How Small Can You Go? Tiny Houses Are the Future

The idea of living in small spaces has been around since the caveman. By partitioning off a small area of his cave for sleeping, he was able to heat it more efficiently. Of course, he didn't have 20 pairs of shoes to worry about, but minimalistic living is an idea that is returning to popular culture with a vengeance.

Small space living runs from the ridiculous to the sublime. If this 700-square-foot house (pictured at left) built from two shipping containers in Sri Lanka doesn't fit the bill, perhaps this six-room 420-square-foot backyard cottage (above) will. Or will the one-of-a-kind, green-designed pre-fab home (below left) by Ecofabulous rock your boat? It's being auctioned on eBay on July 15 with the proceeds going to Global Green USA. It's 520 square feet and made entirely of eco-friendly and recycled materials, including tile and glass for the countertops and renewable cork flooring.
While largely regarded as a fringe housing segment up until now, housing experts predict that demand for compact homes in the U.S. will increase in the coming decades. There is a fast-growing population who need less-expensive first-home options: single women, baby boomers who want to downsize, and recently graduated students. The idea also resonates with seniors who would like to age in place; by constructing one of these small homes in the backyard, they are able to live near an adult child and still maintain privacy and independence.

Downsizing possessions is probably the most challenging aspect of living in small spaces. The perennial question of "where do I put all my shoes?" in compact design housing is surpassed only by "what do I do with all my books?"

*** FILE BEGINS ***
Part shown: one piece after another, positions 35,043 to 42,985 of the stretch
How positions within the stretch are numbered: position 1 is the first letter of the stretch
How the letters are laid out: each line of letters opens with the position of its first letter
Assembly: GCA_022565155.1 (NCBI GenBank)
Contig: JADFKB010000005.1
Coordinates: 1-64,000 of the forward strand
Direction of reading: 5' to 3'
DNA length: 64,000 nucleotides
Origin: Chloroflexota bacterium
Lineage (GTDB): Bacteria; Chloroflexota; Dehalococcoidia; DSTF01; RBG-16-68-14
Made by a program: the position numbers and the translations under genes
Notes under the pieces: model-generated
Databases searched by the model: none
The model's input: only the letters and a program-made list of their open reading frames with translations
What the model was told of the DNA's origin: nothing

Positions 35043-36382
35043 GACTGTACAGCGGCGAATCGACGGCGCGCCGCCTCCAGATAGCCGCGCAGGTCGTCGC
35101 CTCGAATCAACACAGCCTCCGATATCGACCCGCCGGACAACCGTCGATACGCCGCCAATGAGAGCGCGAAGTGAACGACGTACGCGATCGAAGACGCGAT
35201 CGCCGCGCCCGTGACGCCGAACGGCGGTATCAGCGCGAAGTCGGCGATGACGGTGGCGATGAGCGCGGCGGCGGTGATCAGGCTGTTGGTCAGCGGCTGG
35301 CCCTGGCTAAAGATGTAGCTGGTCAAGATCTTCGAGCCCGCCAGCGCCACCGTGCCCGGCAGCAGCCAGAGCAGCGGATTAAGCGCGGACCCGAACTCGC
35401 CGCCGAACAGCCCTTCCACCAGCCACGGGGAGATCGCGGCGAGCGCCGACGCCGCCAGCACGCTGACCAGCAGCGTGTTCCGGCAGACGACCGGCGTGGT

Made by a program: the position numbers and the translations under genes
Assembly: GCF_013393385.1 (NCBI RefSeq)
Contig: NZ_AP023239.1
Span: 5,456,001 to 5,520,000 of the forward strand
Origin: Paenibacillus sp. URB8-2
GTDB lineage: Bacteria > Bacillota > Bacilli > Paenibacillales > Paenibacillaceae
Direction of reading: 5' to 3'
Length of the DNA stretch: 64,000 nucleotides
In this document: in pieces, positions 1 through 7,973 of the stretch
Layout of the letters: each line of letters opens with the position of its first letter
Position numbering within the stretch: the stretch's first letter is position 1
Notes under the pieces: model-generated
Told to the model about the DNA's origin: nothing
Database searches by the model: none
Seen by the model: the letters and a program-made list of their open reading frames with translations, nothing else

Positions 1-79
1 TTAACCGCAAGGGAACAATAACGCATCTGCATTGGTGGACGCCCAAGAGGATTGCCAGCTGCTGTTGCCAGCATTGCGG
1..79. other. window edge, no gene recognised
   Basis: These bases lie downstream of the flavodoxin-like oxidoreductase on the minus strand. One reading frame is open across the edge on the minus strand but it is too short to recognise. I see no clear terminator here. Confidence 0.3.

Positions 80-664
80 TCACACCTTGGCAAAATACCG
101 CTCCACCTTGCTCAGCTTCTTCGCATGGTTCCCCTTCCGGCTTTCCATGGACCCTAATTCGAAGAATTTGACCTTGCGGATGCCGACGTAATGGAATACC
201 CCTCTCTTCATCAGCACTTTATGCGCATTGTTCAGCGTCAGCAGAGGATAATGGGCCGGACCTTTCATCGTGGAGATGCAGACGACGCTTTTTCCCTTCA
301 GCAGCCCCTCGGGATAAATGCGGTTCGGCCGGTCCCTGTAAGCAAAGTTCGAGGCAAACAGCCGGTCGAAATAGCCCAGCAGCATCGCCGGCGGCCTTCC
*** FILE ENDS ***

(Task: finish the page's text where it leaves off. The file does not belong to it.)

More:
Japanese architect Kazuya Morita has that one answered. In the 557-square-foot "shelf pod" home he designed, the walls are lined with bookshelves capable of displaying 20,000 pounds of books. He has a larger 947-square-foot, five-sided "Pentagonal House" that features five arching walls converging to form a peak.

"Japanese architecture always has to be smaller. We have to live more efficiently," he said of his densely populated homeland, in an interview with Inman News.

In the U.S., high energy costs coupled with a rejection of the gluttonous consumption that defined the previous decade, has resulted in keener interest in small home living. Even the National Association of Home Builders acknowledged in a March report that the "New Home in 2015" will be smaller and feature greener amenities. Of course, the builders' idea of smaller spaces is a 10 percent drop to 2,152 square feet -- a feat largely accomplished by eliminating the formal living room.

Architect Morita has something more dramatic in mind. Geared for the city dweller, he focuses on rooms that are multipurposed. Built-ins are essential. The Shelf-Pod house, which can support 10 tons of books and survive earthquakes, he said, features interlocking laminated pine boards that form a lattice to support the weight of the books.

Check out these other small-space homes on the market:

A 435-square foot house in San Francisco listed for $1,150,000. It has a skylight, high ceilings and large windows for light. Bright yellow and red accents add to the cheeriness.

A two-bedroom cabin of 448 square feet in St. Germain, Wis., listed for $159,000. The property sits on 5.5 acres on 736-acre Pickerel Lake, adjacent to the Northern Highland American Legion Forest. The cabin is part of a nine-unit rustic resort.

A 450-square-foot lakeside cabin in Dennis Port, Mass., listed at $185,000. A fisherman's hideaway in need of some updating.

For $85,000, this 480-square-footer in Fayette, Maine, can be yours.

A 520-square-foot cottage in Lusby, Md., is listed for $270,000. It has a little more than a half-acre of land.

At $59,000, this 674-square-foot cottage -- is it an A-frame? -- in Hideaway, Texas, seems appropriately sited.

And for a place you might actually want to live, there's a 416-square-foot cottage in Hawaii for $895,000.

To see other small space homes, check out the TinyHouse blog.

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